• 1 which the United Kingdom exercises dominion over Bermuda, British law terms Bermudan citizens and 2 corporations “nationals,” but not “subjects,” of the United Kingdom. See United Kingdom 3 Government’s Diplomatic Service Procedure Manual, Vol. 7, Annex 1, Rules 1(b), 2(a) (1996). 4 Previously, this Court in Matimak held that a corporation organized under the laws of Hong Kong 5 could not sue New York defendants in federal court because Hong Kong was, at the time, a 6 Dependent Territory of the United Kingdom, and therefore the plaintiff corporation was not a “citizen 7 or subject” of a foreign “state.”2 Relying on Matimak, the panel here concluded that Bermuda 8 corporations and a Bermuda citizen were not “citizens or subjects of a foreign state,” 28 U.S.C. § 9 1332(a)(2) (1994), and therefore not within our alienage jurisdiction. 10 The people of Bermuda would undoubtedly be surprised to learn that they are 11 “stateless.” But this is precisely the conclusion upon which these decisions rest. See Matimak, 118 12 F.3d at 86 (“[Plaintiff-Hong Kong corporation] is thus stateless. And a stateless person–the proverbial 13 man without a country–cannot sue a United States citizen under alienage jurisdiction.”). Having found 14 such entities or individuals “stateless,” the panels in this case and in Matimak had no difficulty denying 15 these litigants access to the federal courts because “[t]he raison d’etre of alienage jurisdiction is to avoid 16 entanglements with other sovereigns that might ensue from failure to treat the legal controversies of 1997, 563 banks and 34,169 other companies were incorporated in the Cayman Islands, at least 8,224 businesses were incorporated in Bermuda, at least 100,000 companies were incorporated in the British Virgin Islands, and 12,911 companies were incorporated in the Turks and Caicos. See id. at 10-11. Several of these territories, including the Cayman Islands and Bermuda, are considered significant tax havens. See Mark Baker, Lost in the Judicial Wilderness: The Stateless Corporation After Matimak Trading, 19 Nw. J. Int'l L. & Bus. 130, 132 n.8 (1998) (noting that the holding in Matimak adds an “element of unpredictability” to the world of tax structuring). 2 The Matimak decision has been extensively criticized by commentators. See III Finance Ltd. v. Aegis Consumer Funding Group, Inc., No. 99 Civ. 2579, 1999 WL 1080371, at *2 (S.D.N.Y. Nov. 30, 1999) (collecting sources). USCA Order 4 4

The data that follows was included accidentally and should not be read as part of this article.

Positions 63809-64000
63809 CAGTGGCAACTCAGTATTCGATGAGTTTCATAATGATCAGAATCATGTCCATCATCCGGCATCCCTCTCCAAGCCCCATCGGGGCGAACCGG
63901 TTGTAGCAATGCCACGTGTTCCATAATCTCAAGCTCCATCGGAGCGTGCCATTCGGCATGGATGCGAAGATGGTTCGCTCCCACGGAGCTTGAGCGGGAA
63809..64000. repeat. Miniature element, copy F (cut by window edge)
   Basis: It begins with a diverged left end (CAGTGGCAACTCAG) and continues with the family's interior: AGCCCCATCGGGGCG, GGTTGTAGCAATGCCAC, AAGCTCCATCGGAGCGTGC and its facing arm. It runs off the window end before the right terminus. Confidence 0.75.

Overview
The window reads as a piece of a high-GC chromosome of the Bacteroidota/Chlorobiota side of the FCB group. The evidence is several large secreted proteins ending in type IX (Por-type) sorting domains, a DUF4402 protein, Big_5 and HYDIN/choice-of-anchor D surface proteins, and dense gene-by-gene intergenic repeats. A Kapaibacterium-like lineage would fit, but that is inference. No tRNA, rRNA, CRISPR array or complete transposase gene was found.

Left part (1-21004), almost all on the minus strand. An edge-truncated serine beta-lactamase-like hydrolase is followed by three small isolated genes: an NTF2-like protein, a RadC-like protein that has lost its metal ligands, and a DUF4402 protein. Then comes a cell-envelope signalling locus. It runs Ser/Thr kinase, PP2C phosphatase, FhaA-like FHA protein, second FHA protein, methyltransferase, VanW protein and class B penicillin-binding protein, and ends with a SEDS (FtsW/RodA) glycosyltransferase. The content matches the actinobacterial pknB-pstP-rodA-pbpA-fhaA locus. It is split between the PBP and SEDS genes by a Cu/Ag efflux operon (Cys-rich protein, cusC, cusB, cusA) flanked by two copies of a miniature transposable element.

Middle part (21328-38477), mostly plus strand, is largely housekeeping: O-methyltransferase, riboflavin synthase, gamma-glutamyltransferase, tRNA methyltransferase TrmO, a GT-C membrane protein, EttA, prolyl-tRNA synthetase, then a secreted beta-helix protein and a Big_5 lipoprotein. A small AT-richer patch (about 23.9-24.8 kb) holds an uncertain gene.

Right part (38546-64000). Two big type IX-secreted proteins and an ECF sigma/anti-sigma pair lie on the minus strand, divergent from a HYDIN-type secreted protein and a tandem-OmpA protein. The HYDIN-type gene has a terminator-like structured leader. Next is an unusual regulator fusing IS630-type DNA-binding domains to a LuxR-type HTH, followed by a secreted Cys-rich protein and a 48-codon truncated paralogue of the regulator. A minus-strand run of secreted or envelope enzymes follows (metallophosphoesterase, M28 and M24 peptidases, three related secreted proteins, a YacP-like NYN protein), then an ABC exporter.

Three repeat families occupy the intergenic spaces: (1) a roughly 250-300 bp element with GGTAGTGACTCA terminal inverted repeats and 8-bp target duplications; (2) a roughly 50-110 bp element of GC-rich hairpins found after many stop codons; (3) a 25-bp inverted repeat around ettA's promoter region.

• 1 aliens on a national level.” Matimak, 118 F.3d at 82 (internal quotation omitted). These panels 2 implicitly reason that absent a “state,” there is no sovereign to offend and therefore no cause to provide 3 federal alienage jurisdiction. 4 This assurance is undermined by the strong reaction to our decisions by the United 5 Kingdom.3 Whatever other intention the panels here and in Matimak may have had, there can be no 6 doubt that the fundamental purpose of alienage jurisdiction--to void offense to foreign nations--is 7 frustrated by the Matimak decision and its further application by this panel. Paradoxically, the country 8 we offend by these holdings is not only a strong ally, but the very country the drafters of the alienage 9 jurisdiction provision had in mind more than two hundred years ago when they sought to open the 10 federal courts to foreign litigants. See Kevin R. Johnson, Why Alienage Jurisdiction? Historical 11 Foundations and Modern Justifications over Disputes Involving Noncitizens, 21 Yale J. Int’l L. 1, 12 7-8 (1996) (noting the failure of state courts to enforce debts owed to British creditors following the 13 Revolutionary War). 14 This Court, in Matimak, attempted to shift responsibility for the disturbing 15 consequences of its reasoning to the Executive Branch. Because the Department of State maintains that 16 British Overseas Territories are not independent “states,” the Matimak court reasoned that it was 3 See U.K. Matimak Brief at 9 (“The United Kingdom is keenly concerned that the citizens and corporations of its Dependent Territories be able to bring and defend suits in neutral foreign fora concerning their global commerce.”); Brief Amicus Curiae of the Government of the United Kingdom of Great Britain and Northern Ireland in Support of Appellant at 2, III Finance Ltd. v. Aegis Consumer Funding Group (No. 00-7016) (hereinafter U.K. Aegis Brief) (“The United Kingdom Government submits that it would not be in the interest of its trading relationship with the United States for the corporations of the United Kingdom Overseas Territories to be excluded from United States federal courts.”); Diplomatic Note No. 13/2000 from the British Embassy in Washington, D.C. to the United States Department of State, Feb. 2, 2000 at 1 (“The United Kingdom [] views with great concern the potential application of the Matimak rationale to individual Overseas Territories residents, as well as to commercial enterprises.”) . USCA Order 4 5